Having a job means many things, from giving you a feeling of self-respect by knowing you are looking after yourself and any dependents, through to the security of knowing you will get a wage packet at the end of each week or month.
However, even those in a secure salaried position can still find that they get less money than they were expecting, and that can cause real problems for anyone who is struggling to make ends meet.
Even for higher paid and better-off workers, losing out on money you thought you had rightfully earned can be annoying at least, and cause real problems in a worst case scenario.
Whether it might concern misinterpreting holiday leave allowances or sick pay arrangements, or having clauses in individual contracts that might be industry specific, you can avoid missing out on money that should be yours.
The Fair Labor Standards Act (FLSA) establishes worker’s rights to minimum wage, overtime pay and record keeping in the private sector and in federal, state, and local governments, so knowing what an employer can legally take out of an employee’s payments is a good place to start.
Deductions from a worker’s salary can be made for absences of one or more full days due to sickness or disability, or associated with accidents in the workplace.
However, these need to be made “in accordance with a bona fide plan, policy or practice of providing compensation for loss of salary occasioned by such sickness or disability”, and regulations do not permit salary deductions for absences that cause a worker to miss only part of a day.
Next year, 2016, millions of employees in the United States could become eligible for overtime pay for the first time, under the new federal rules.
At the moment, the only way you are automatically guaranteed overtime pay at a rate of time-and-a-half is if you earn less than $23,660 a year and have logged 40 hours of work in a week.
Under the new rules, the threshold will be raised to $50,440, or $970 a week. This could be worth up to $1.3 billion for workers in extra pay, according to Secretary of Labor Thomas Perez.
However, there is still a distinction between exempt and non-exempt employees, which could mean that there are other potential effects that could hit workers under the new arrangements. This is because some employers give less generous benefits to non-exempt employees than they do to their staff who are exempt.
Therefore, anyone who finds themselves reclassified as non-exempt under the new rules may have changes to vacation allowances or health benefits, as well as fall out of entitlement to bonuses or profit-sharing schemes.
Commission based workers
Of course, not everyone has a salaried job that gives a set income each pay packet. Many workers in the US are in jobs that have a low basic pay topped up with commission-related bonuses, or just work on an exclusive, commission-only basis.
Anyone in such a role needs to keep a keen eye on the small print of his or her contract and working terms and conditions. When how much you earn depends on being credited for a sale, deal or other arrangement, getting everything nailed down to the letter is of the utmost importance.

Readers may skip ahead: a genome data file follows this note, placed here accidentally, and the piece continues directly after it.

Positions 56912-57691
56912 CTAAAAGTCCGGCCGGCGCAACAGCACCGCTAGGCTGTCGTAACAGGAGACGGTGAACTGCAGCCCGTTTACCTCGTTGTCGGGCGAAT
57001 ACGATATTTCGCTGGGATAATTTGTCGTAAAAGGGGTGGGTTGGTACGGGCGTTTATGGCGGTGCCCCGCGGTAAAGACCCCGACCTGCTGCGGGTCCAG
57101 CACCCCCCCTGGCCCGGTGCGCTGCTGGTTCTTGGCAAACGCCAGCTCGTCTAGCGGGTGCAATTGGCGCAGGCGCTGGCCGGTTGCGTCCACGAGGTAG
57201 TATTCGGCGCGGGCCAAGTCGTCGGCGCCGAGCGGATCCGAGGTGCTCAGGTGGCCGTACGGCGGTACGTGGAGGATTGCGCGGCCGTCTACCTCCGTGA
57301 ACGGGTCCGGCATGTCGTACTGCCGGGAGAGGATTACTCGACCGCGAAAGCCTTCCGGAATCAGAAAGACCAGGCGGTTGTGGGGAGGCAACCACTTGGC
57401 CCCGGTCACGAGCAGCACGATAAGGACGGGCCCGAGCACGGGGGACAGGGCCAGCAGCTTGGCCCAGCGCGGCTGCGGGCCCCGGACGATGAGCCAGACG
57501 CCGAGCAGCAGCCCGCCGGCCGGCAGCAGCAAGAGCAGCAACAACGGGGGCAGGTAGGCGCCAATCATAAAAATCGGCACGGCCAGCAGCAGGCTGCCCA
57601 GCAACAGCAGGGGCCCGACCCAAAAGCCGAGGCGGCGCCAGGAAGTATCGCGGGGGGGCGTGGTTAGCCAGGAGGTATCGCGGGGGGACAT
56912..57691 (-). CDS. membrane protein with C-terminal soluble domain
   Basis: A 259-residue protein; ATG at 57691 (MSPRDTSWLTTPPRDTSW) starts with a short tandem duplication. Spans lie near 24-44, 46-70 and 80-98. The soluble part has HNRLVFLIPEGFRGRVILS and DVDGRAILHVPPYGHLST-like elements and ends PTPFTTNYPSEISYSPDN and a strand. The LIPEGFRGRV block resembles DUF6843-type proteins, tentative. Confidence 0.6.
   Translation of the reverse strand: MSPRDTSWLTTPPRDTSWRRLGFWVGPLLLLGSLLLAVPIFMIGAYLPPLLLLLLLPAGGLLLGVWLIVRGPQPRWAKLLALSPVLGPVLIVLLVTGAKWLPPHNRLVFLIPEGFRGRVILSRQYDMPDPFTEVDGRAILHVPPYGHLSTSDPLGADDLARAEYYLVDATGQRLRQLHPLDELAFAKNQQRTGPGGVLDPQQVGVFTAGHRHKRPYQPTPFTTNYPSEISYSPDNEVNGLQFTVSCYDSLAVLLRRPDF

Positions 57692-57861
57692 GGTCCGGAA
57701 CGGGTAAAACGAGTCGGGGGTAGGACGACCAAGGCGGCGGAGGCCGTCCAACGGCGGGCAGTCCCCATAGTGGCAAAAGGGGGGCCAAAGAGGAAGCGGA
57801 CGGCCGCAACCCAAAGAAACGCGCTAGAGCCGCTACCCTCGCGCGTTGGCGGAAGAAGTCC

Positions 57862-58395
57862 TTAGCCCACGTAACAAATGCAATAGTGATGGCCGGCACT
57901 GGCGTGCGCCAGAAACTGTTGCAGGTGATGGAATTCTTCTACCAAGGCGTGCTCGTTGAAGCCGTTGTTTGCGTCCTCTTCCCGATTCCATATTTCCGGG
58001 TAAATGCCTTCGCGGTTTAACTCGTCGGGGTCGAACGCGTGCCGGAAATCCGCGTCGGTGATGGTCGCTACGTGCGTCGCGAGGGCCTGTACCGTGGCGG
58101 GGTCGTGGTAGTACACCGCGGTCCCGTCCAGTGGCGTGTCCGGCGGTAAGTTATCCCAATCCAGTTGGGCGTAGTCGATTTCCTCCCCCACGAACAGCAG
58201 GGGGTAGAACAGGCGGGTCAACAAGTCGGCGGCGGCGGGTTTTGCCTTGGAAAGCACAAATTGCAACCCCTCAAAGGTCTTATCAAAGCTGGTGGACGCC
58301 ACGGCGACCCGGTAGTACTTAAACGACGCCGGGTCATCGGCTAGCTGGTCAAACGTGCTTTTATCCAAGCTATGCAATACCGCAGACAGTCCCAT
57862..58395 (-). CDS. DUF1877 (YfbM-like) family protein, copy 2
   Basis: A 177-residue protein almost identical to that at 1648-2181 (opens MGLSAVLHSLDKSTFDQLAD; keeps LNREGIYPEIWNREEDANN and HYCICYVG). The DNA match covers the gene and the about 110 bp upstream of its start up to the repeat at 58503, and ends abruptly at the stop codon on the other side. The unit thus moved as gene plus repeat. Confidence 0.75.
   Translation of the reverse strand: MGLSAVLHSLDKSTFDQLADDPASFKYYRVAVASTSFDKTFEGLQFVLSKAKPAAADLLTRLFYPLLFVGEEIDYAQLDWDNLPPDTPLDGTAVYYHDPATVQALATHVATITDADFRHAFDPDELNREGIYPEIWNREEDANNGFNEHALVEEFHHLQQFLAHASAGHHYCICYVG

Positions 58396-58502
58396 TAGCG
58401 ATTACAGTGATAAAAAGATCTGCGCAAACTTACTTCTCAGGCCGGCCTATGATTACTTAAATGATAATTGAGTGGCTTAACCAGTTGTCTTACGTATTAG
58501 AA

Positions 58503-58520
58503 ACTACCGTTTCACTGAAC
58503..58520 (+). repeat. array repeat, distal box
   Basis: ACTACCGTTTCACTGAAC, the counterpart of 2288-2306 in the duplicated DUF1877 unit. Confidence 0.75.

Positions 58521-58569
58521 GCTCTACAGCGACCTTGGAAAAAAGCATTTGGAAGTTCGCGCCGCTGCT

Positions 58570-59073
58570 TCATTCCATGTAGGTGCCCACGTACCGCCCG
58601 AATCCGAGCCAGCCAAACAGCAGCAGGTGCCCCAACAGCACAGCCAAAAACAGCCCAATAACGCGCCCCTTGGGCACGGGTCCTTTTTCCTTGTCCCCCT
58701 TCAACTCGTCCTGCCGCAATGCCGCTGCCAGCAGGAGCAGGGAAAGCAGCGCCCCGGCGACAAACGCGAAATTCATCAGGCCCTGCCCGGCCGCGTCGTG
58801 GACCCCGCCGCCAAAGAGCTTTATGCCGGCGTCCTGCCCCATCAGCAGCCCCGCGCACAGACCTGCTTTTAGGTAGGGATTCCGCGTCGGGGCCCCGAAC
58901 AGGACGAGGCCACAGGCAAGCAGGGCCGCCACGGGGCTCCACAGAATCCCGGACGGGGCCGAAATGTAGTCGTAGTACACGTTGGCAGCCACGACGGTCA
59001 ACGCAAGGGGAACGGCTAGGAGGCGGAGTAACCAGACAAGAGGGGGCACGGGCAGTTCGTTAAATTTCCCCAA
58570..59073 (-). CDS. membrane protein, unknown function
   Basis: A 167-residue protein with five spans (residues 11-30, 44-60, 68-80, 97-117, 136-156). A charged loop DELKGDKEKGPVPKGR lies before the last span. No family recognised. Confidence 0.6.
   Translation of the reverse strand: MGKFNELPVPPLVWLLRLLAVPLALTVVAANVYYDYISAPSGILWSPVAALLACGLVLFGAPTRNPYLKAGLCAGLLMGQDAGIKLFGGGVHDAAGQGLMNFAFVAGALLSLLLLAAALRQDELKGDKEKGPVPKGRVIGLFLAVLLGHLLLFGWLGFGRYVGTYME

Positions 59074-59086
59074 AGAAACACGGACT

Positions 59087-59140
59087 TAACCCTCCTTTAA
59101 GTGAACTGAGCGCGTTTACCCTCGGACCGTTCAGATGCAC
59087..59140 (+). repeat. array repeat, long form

Taking time to make sure paperwork is completed correctly and all the details are entered properly can make the difference between losing out or getting your hands on money you have actually rightful earned.
In many cases, a worker can lose out by simply having problems with their ID.
In today’s climate of identity theft and with banks and financial institutions taking money-laundering precautions to new heights, making sure your ID is valid and up to date is something that everyone should do.
Official ID means dealing with federal and state bodies can be done in a smooth and efficient way. Often, people think that getting ID can be a time-consuming, difficult and expensive process, and simply not bother. However, for your social security card things could not be easier, as you can save yourself a trip to the Social Security office and apply from the comfort of your home.
By having the right ID you can make everything much easier, from dealing with your bank through to making sure your employer has all the information needed to make sure tax and other deductions are calculated correctly.
Of course, losing money from your wage packet can sometimes be unavoidable. As mentioned above, some absences or unauthorized leave from work can be a legitimate reason for an employer to hold back money.
If you haven’t been able to supply the correct information or ID for your employer to deal with IRS and other official bodies, then you only have yourself to blame.
There are other factors that can come into play. If you damage or break property, stock, equipment or other assets that belong to your employer you may be liable to pay for the cost or replacement, or even in some cases for lost profits.
Obviously, this is something that will differ wildly from job to job and industry to industry, so making sure that you know what you are signing when you agree to an employment contract is always of great importance.
For those lucky enough to have money coming in from being in work, most of the worries of daily life such as paying the bills and keeping a roof over your head can disappear.
However, many Americans will still be in a position where they don’t have much money to spare out of each pay packet, so if the next one comes up short it can cause very real problems.
By taking a few easy steps you can protect yourself against the common mistakes that can lead to having deductions from your wages, while also putting yourself in a better position to be on top of everything and know exactly where you stand when it comes to your income.